I have been lucky in the process in that nothing went terribly wrong. We had a Grand opening in May with good friends, family, and even a few artists.
I am now in the process of building the business. Getting it up and running is as much work as building it. We just hosted a Girl Scout studio Christmas party. What a fun way to make ends meet. We have two new members with impressive degrees from Alfred and Kansas City. Greg Rasmussen is our new associate. His throwing skills will match anyone in the area. I am moving slowly as I work out the bugs and test the systems. It is also nice to finally have a little time to work on my own art work again.
Eric Hoefer and Peggy Peak at the Fair
I went to dueling art fairs last weekend, the Saint Louis Art Fair and Art Outside. They aren’t really in competition but they do run at the same time. It was cool to find Art Outside promoted on the Saint Louis Art Fair web site. It was also nice to see local craft beers welcome there again. The music included some of Saint Louis’s best blues players, Rich McDonough along with my favorite harp player, Eric McSpadden. Schlafly beer was, of course, available at Art Outside, since they sponsor it. There was an all girl country/folk band there playing the fiddle parts with a clarinet and making it work.
I am very near to reaching a dream I have had for years, my own ceramics studio. Located in Overland, it will operate in an open studio format. It is to be called “LampLight Studio”. Naturally, I took great interest in all of the ceramic work at the fairs. There was quite a bit of it.
At the Saint Louis Art Fair, I had the pleasure of speaking with Eric Hoefer. “Eric Hoefer, originally from upstate New York, received his MFA from Southern Illinois University/Edwardsville in the Summer of 2004. He received a BFA from Syracuse University in 1999.
Eric is primarily a potter who uses utility, and at times, elaborate constructions to create architectonic functional pots. His interest in historical Asian pottery and architecture combine to make compelling formal statements.”
He works in white stoneware using soda fired and also standard reduction firing. The work is both wheel thrown and hand built. Often it is a bit of both. Inspired by Architect Frank Gerhy, some of the work is whimsical. He sometimes focuses on the “negative space”, directing ones attention on the area around the piece. The work is done in earth tones with the glazing working not above or beneath the piece but in unison with it. Where soda is used, it is used lightly. The pieces are meticulously crafted.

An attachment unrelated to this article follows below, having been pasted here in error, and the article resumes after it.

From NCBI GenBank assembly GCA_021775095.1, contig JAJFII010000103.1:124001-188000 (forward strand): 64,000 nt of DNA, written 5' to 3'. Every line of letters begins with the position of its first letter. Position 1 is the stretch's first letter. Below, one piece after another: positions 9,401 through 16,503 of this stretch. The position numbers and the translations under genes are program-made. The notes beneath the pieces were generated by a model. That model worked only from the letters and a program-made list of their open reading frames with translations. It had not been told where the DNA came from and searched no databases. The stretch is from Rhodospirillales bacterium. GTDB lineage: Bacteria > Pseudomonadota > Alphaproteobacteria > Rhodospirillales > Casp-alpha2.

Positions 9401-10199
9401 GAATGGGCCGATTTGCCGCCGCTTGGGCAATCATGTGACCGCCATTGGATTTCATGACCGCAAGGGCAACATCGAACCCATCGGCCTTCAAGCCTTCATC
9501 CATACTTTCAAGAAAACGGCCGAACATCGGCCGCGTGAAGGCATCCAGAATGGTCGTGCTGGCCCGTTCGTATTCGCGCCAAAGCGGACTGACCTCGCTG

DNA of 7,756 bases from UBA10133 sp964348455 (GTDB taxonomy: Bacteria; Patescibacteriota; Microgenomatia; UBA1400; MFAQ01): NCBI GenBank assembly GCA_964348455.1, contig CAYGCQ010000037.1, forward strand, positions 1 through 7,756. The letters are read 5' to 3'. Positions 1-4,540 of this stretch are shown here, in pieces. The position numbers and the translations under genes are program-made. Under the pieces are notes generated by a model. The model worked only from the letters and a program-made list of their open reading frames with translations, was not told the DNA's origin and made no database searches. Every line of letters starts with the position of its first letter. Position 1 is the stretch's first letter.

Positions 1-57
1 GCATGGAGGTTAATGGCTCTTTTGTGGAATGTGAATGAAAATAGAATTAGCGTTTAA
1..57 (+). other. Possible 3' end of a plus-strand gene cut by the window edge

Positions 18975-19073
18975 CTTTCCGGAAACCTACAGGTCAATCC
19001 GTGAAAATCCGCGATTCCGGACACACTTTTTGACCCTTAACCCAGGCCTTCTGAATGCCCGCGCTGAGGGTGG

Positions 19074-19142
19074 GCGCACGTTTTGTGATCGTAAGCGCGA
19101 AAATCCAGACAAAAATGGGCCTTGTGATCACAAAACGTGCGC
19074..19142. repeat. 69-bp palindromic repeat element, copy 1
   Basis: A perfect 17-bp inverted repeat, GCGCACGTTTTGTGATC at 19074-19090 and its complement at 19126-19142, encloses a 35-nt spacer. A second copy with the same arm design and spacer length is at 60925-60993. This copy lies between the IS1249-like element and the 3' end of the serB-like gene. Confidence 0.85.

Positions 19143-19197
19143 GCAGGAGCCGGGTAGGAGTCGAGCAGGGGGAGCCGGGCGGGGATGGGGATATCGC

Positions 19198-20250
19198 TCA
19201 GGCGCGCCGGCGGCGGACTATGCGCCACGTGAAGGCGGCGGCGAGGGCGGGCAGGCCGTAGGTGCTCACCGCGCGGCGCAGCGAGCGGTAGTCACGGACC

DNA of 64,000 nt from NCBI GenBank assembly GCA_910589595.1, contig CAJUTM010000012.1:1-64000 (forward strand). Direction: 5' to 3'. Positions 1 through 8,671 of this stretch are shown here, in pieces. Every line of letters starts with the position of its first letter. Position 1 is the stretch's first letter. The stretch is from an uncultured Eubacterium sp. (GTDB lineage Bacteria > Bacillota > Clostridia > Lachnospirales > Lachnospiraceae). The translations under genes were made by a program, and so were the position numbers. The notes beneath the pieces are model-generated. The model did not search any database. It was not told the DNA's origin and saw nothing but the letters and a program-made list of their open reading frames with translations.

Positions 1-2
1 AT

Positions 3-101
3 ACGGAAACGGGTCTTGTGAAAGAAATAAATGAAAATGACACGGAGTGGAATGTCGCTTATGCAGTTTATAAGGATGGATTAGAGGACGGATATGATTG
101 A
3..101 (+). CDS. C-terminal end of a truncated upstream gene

Peggy Peak showed an interesting variety of raku and porcelain ceramics at Art Outside. She mixes glazes for Craft Alliance so it is not surprising that she would have such a wonderful variety of beautifully glazed pieces.
This piece has a satin finish. The glaze is called “milstone green”. Peggy found it in an old Ceramics magazine. Although I love “Ohio State White”, it seems to be in the palette of every potter in town. It is good to see some different glazes introduced into the mix. There were a couple of other things I found really nice about Peggy’s work. The variety of types and styles showed a great deal of experience. She has worked through many phases in her career as a studio potter. Also related to her experience is the craftsmanship she exhibits. Not only are the works masterfully crafted, they are artistically refined.
Open Studio Tour #4
This years open studio tour was like all the others - the best one yet. It gave me a chance to go into sections of the city that I often drive by but never have a chance to see. There is an interesting group of studios in south city near the river on Ohio. They are old workshop buildings, some still in use for manufacturing. In one of these studios is Sarah Paulsen, painter. She also had cells from her animation work on display. She shares a studio with Cameron Fuller, installation and illustration. Behind their building is the studio of Kevin Harris and his lady friend. Their building sits on the bluff overlooking the river. Kevin was out but his girlfriend showed me some pretty nice photography that she has done. I am sorry I missed Kevin as he was set up for audio performance work and I w
ould like to have heard his work. In the next building down, Tim Wilson has a custom wood shop on the upper floor. Beneath him, on the lower floor, is the studio of Gary Passanise. This is the most interesting studio I saw on the tour. You enter it by ducking through the doorway.
Which places you in a sort of grand entrance cellar. Walking down a few steps brings you to another doorway to the left. Once again, you are at the top of the stairs but this time you are looking over a cavernous studio with 20 foot ceilings.